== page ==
Correa’s sunshine story: ITT

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Like the World Bank, the IOM et al. have their sunshine stories (white-, green- you name it wash), so does the neo-socialist revolution in Ecuador:

The innovative offer by the government of Ecuador to refrain from exploiting its largest oil reserve, in exchange for international compensation for nature conservation, is attracting increasing support”, according to an August 23 IPS article. The initiative relates to the untapped Ishpingo-Tiputini-Tambococha (ITT) oil reserve, which is located in Yasuni National Park in the Amazon. According IPS, the park is one of the world’s most biodiverse regions. It was created in 1979 and covers 982,000 hectares”.

But behind this glamorous project – instigated by a radical environmental group – lures the reality of the wider project of Ecuadorian reform: more oil, more refineries, more roads, less forest and the crazy destruction of the Napo River that the construction of the Manta-Manaus corridor threatens. There is already a road straight into Yasuni – for the exclusive use of petroleras (and presumably the military). Yasuni might be “conserved” – but it will be circumscribed by concrete and asphalt, tending towards an indigenous zoo in the outskirts of town.


Correa takes control of the constituent assembly: Ecuador’s revolution steams ahead

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Reliable sources note that Correa and allies have assumed control of the constituent assembly in Ecuador that will discuss a draft for a new constitution, written by a group of select lawyers.

That is the information we are getting. We could have more than 70 assembly members,” said Minister of Coastal Affairs Ricardo Patino, a close aid to Correa. Three other ministers also confirmed the details.

Correa had promised/threatened to resign (and leave the country in a right state of affairs) if his movement (of middle-class, remittance consumers) did not gain an effective majority of the assembly – but it seems that they did.

He has not detailed his reforms, but Correa is expected to call for the closing [of] Congress and replacing it with a parliamentary commission until a legislature is elected under a new charter.” – which is, all things even, a choice action. The chambers of old and evil – the edifices of patriarchy – must be torn down, to be sure.

…..but scroll down the page to see what kind of other and problematic things Correa et al. have on the agenda. I guess you can’t have your cake and eat it too.

Correan corridor contradictions: speaking with two tongues.

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See the entry below for further information about the Manta-Manaus corridor – which is not exactly the kind of project that one would consider commensurable with the “values” of the environment expressed in Correa’s favourite pet environmental project:

A key part of this initiative is to avoid oil extraction activities in Yasuni National Park, home to at least two indigenous tribes that live in voluntary isolation and one of the most biodiverse places on earth. Ecuador proposes to leave the nearly one billion barrel ITT oilfield unexploited in order to preserve Yasuni’s astounding biodiversity, ecosystem services, and the cultural integrity of its indigenous inhabitants.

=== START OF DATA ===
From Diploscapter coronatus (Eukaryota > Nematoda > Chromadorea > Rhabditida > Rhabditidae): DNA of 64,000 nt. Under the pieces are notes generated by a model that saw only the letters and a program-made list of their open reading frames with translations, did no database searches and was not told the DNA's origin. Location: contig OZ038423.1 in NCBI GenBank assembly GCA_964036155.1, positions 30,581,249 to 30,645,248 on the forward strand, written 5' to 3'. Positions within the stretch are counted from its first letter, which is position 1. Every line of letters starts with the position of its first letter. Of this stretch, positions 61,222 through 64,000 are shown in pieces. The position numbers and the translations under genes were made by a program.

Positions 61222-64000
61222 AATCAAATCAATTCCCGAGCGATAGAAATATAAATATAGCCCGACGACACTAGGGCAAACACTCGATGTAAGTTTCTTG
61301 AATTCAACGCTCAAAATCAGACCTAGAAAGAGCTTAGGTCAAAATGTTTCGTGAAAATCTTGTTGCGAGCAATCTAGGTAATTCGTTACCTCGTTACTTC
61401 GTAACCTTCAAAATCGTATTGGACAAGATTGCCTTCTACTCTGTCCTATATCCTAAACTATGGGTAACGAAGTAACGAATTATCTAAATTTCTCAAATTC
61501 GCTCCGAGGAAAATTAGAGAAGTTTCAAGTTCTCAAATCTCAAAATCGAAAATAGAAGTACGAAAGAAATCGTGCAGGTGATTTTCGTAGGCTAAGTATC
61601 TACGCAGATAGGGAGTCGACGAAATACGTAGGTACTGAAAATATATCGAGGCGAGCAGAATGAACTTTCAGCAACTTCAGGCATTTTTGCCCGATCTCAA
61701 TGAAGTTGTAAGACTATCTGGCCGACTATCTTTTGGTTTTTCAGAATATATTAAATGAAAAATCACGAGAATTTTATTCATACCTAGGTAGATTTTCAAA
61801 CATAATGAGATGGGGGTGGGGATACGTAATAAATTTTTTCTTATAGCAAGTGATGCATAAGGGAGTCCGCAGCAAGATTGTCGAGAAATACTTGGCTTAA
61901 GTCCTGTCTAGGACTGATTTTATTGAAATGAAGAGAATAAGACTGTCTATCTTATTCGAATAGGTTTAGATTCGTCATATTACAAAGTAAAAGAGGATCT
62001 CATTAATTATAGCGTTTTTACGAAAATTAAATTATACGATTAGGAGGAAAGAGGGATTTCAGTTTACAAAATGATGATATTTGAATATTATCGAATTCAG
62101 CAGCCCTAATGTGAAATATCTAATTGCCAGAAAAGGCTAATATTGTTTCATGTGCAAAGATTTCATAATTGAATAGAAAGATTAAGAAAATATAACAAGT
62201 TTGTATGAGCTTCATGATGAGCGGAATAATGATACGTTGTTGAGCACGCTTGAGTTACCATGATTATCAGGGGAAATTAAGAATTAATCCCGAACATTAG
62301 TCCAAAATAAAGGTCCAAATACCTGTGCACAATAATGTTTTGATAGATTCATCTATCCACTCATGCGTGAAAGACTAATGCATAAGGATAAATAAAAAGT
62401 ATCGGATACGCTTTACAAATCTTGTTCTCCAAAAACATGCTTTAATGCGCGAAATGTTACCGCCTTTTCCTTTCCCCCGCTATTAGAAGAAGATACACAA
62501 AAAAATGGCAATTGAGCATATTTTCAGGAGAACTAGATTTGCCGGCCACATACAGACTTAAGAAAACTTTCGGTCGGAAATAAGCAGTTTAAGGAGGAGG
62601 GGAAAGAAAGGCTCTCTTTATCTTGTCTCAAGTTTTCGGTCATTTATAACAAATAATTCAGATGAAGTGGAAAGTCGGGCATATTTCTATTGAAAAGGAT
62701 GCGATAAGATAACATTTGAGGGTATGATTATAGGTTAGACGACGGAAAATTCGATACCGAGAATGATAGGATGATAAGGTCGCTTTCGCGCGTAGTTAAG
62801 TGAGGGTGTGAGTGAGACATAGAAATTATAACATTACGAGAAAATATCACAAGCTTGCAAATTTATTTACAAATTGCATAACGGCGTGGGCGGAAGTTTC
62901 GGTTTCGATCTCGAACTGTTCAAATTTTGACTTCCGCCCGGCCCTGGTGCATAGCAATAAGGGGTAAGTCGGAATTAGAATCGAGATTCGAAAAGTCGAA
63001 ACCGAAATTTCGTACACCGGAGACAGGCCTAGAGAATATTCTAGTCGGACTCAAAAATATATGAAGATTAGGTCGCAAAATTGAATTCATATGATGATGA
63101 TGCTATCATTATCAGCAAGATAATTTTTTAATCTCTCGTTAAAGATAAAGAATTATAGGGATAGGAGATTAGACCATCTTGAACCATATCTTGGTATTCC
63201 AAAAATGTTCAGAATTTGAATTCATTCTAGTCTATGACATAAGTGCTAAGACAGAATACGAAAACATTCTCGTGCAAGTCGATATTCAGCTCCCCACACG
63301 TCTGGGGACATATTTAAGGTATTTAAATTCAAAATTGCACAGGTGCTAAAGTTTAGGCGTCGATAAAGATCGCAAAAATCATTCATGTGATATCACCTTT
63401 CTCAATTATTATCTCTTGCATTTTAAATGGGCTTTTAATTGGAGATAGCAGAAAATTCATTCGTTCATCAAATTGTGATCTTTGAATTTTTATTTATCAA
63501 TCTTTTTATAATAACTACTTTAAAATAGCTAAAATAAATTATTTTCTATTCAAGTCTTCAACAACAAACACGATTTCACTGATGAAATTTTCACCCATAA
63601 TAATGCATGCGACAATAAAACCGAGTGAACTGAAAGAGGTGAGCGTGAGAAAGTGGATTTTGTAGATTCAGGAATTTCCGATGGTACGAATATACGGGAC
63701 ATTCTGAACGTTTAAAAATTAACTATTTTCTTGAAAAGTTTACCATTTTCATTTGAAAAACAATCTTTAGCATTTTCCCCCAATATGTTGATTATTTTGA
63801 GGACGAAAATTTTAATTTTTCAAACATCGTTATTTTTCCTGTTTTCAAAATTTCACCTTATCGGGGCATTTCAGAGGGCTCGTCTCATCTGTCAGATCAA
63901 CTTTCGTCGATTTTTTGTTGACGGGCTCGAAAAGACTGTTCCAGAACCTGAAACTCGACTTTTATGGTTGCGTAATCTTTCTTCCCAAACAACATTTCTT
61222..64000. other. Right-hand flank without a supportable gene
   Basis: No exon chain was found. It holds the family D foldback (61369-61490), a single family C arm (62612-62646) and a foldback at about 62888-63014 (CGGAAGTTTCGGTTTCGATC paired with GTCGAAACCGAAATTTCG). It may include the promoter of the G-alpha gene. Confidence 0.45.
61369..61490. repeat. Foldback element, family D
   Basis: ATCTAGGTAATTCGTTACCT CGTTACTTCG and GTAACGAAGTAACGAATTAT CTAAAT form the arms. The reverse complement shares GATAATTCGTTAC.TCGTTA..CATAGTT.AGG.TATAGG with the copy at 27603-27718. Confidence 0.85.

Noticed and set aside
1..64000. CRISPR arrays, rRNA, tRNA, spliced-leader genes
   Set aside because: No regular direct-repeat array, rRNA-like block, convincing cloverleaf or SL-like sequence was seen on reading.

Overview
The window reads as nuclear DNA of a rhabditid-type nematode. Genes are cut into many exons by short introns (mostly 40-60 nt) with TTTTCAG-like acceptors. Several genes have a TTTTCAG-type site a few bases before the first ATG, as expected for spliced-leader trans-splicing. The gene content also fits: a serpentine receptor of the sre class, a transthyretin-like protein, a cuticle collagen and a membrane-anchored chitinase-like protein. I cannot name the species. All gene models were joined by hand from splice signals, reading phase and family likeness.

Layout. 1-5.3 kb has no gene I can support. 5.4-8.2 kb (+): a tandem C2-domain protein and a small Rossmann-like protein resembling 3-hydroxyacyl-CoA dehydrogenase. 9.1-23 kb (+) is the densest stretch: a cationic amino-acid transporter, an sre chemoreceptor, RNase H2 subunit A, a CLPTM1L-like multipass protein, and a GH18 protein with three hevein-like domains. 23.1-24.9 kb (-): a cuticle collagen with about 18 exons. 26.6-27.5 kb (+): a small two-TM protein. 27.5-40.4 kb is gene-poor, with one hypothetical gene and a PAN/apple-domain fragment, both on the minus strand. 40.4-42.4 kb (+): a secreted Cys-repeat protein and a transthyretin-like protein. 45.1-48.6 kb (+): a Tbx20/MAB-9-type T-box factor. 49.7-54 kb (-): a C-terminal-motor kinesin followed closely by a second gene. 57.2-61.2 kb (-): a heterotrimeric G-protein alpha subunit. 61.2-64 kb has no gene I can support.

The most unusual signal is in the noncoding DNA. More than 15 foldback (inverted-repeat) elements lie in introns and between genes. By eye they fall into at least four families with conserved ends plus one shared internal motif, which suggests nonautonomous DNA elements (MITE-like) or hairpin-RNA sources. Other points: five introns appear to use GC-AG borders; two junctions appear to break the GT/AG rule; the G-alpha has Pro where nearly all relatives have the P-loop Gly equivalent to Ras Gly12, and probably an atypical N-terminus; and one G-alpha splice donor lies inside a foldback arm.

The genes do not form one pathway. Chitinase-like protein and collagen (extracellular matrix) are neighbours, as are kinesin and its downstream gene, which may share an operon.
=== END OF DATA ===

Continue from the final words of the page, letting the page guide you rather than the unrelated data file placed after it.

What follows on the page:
Correa’s and Lula’s future corridor – or commodity highway – planned to criss-cross the Andes and the Amazon to bring plastics one way and natural resources the other includes the River Napo, which flows right past Yasuni, as an hidrovia or waterway (that is, more or less: river + concrete = stable route). Hardly what you’d call preserving “the cultural integrity of its indigenous inhabitants” if you destroy their river upon which they in great part depend.

Killing the Amazon: Correa and Lula in agreement.

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The recurrent theme of the colonos blog has been the destruction of the River Napo in connection with the erection of the Manta-Manaus corridor – or the Manta-Manaos axis (of destruction).

Here is yet another confirmation – another step towards the end of the Amazon rain forest – Latin American World Bank style neo-(liberal)socialist progress:

BRASILIA. (Periodico 26) — Brazilian President Luiz Inacio Lula da Silva and his Ecuadorian counterpart Rafael Correa agreed upon advancing the construction of the inter-ocean corridor that will allow Brazil to have an access towards the Asian markets.

Lula and Correa agreed on accelerating the implementation of the Inter-modal Manta Manaos Axis, according to report by ANSA, the Italian news agency. The topic took up a large part of the meeting between the two leaders, which was adjourned early Friday morning in Manaos, the capital of the Brazilian state of Amazonas.

The Manta-Manaos axis consists of a group of communications systems that include land, river and air links with which the two nations seek to increase trade between them.

The first segment of the South Natural Gas Pipeline proposed by Venezuela would be reaching up to Manaos. Both Heads of State showed interest in the Bank of the South Project during the course of their talks.